Education Dept. official says Second Chance Pell in prisons is ‘Illegal’ but worth fighting for

Diane Auer Jones
Principal Deputy Under Secretary of State Diane Auer Jones speaks at the Council for Christian Colleges & Universities Presidents Conference in Washington, D.C. on Jan. 29, 2020. |

WASHINGTON — The Department of Education is looking to expand its experimental Second Chance Pell initiative to bring college programs to more prisons nationwide but is butting heads with the White House Office of Management and Budget over funding, an official said Thursday. 

Dianne Auer Jones, the principal deputy undersecretary of education, spoke on the state of higher education before dozens of college presidents and administrators at the Council for Christian Colleges & Universities annual presidents conference at the Westin City Center. 

Jones updated the gathering on the status of the second cohort of the Second Chance Pell Experimental Site Initiative. Since its launch it 2016, the initiative has helped bring college programs to as many as 12,000 incarcerated individuals nationwide. 

With 180 member schools across the globe, CCCU has 13 institutions that have participated in the Second Chance Pell Experimental Sites Initiative since it was launched by the Obama administration. 

“Second Chance Pell is an experiment that we think is incredibly important,” Jones said. “It is probably also illegal.”

“But the prior administration started it and we have a lot more flexibility,” she continued. “One of the things we are not allowed to do with experimental sites is changing eligibility requirements. So technically, it is not a legal experiment. But Congress likes it and the last administration started it and we said, ‘What the heck, we’ll join the club.’"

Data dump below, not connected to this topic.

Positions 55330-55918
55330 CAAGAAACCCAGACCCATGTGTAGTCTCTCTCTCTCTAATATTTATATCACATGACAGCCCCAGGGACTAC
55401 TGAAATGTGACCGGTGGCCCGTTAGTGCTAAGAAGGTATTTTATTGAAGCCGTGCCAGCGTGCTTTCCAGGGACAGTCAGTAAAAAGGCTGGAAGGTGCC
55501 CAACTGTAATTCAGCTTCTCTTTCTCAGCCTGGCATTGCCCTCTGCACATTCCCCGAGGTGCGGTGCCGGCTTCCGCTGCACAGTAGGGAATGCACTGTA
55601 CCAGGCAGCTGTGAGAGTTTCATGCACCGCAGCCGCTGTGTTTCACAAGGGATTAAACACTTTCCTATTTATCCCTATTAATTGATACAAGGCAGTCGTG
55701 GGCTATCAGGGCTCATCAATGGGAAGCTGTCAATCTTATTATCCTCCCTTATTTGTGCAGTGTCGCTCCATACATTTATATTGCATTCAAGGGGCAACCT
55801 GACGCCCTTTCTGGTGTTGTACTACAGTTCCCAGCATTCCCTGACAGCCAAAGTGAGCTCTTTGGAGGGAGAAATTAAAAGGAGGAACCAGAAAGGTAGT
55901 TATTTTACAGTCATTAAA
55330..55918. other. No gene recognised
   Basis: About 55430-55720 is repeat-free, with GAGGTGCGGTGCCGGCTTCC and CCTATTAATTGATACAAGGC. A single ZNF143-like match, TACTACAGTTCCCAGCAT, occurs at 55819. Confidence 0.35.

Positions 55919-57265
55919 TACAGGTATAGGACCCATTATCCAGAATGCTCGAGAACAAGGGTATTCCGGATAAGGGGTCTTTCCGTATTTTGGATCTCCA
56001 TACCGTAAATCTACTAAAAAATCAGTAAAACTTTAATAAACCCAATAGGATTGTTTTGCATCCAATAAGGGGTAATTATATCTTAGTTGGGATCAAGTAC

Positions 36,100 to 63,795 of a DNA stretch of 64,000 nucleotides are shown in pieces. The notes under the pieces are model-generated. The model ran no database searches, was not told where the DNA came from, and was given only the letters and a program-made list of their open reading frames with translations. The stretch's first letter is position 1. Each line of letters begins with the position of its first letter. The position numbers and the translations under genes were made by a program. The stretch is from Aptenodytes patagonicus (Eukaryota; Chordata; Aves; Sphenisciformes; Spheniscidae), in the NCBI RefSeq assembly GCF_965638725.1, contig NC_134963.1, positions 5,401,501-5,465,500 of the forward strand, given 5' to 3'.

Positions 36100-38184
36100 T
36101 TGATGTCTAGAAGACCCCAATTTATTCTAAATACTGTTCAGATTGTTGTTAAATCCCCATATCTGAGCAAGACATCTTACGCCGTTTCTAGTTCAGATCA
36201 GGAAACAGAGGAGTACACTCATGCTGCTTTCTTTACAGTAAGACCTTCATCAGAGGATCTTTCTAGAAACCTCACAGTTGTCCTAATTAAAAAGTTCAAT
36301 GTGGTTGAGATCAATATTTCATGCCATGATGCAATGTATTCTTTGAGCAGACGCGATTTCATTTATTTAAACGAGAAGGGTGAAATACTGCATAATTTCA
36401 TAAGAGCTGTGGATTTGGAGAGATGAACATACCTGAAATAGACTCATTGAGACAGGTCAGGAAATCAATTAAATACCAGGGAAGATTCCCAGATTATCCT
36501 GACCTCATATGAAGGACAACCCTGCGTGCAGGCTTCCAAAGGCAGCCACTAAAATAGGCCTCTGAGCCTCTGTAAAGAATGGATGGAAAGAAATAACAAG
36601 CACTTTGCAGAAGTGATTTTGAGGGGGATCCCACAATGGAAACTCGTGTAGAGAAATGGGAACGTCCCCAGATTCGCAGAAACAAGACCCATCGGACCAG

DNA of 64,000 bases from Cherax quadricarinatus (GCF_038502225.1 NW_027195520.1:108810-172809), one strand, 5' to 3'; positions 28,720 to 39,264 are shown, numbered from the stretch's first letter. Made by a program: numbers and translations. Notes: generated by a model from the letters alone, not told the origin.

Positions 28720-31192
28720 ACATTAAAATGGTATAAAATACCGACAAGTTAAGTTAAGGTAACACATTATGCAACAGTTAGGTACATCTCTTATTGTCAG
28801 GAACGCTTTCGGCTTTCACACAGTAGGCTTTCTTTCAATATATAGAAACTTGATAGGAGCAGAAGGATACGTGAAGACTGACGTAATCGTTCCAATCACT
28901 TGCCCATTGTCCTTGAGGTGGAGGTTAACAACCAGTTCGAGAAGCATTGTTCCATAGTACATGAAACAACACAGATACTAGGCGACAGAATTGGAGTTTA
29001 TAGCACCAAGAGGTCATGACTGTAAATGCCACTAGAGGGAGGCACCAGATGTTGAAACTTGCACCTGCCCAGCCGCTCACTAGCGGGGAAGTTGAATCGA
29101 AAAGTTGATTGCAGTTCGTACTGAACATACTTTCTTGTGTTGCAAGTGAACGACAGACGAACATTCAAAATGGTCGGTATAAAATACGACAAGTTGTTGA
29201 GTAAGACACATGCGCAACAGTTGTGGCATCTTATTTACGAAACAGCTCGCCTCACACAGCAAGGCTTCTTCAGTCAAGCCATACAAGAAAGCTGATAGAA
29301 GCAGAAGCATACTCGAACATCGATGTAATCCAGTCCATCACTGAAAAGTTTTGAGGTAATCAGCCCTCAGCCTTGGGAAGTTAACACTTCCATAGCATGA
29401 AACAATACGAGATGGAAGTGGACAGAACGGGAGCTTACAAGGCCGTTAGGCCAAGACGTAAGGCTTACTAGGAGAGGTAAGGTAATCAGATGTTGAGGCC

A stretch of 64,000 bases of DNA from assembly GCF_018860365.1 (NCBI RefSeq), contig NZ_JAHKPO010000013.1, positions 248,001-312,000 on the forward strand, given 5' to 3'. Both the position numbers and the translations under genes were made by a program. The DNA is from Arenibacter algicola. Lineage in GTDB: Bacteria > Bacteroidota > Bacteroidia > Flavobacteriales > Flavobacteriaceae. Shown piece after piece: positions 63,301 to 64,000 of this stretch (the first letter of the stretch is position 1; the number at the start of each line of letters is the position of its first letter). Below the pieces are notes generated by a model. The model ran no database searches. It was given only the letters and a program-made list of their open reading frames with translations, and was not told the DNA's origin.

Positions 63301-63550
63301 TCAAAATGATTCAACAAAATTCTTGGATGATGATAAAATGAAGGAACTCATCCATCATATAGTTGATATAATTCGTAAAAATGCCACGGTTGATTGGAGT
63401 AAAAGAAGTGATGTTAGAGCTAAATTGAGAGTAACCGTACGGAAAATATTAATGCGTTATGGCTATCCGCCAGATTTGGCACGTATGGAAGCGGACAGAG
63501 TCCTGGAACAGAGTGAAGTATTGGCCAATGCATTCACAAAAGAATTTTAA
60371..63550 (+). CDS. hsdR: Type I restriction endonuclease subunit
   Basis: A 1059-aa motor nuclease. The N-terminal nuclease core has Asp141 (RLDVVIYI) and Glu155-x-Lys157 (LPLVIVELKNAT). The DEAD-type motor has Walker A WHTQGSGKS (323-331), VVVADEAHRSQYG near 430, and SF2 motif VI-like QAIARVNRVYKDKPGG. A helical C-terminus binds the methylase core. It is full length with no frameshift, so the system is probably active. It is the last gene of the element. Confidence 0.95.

The Second Chance Pell initiative essentially uses the authority of the Experimental Sites Initiative of the Higher Education Act to circumvent a 1994 law passed by Congress banning those in prison from receiving Pell Grants. 

Over 60 colleges and institutions participated in the first cohort of Second Chance Pell. Last year, the department announced that it would allow new cohorts of colleges and universities to apply for the initiative.

Jones told the administrators that the department will soon release the names of schools selected to participate in the second cohort of the experimental site initiative. She said that the agency has received over 130 applications so far. 

“Our biggest obstacle there is we have to get a budget number from the Office of Management and Budget,” Jones explained. “There is a cost associated with the new cohort of Second Chance Pell because it allows additional students to participate and get a Pell Grant. There is a cost associated.”

But Jones stressed that even though President Trump and senior administration officials believe Second Chance Pell is a “really important program,” there are “some folks at OMB that are making it clear that they don’t allow us to use budget.”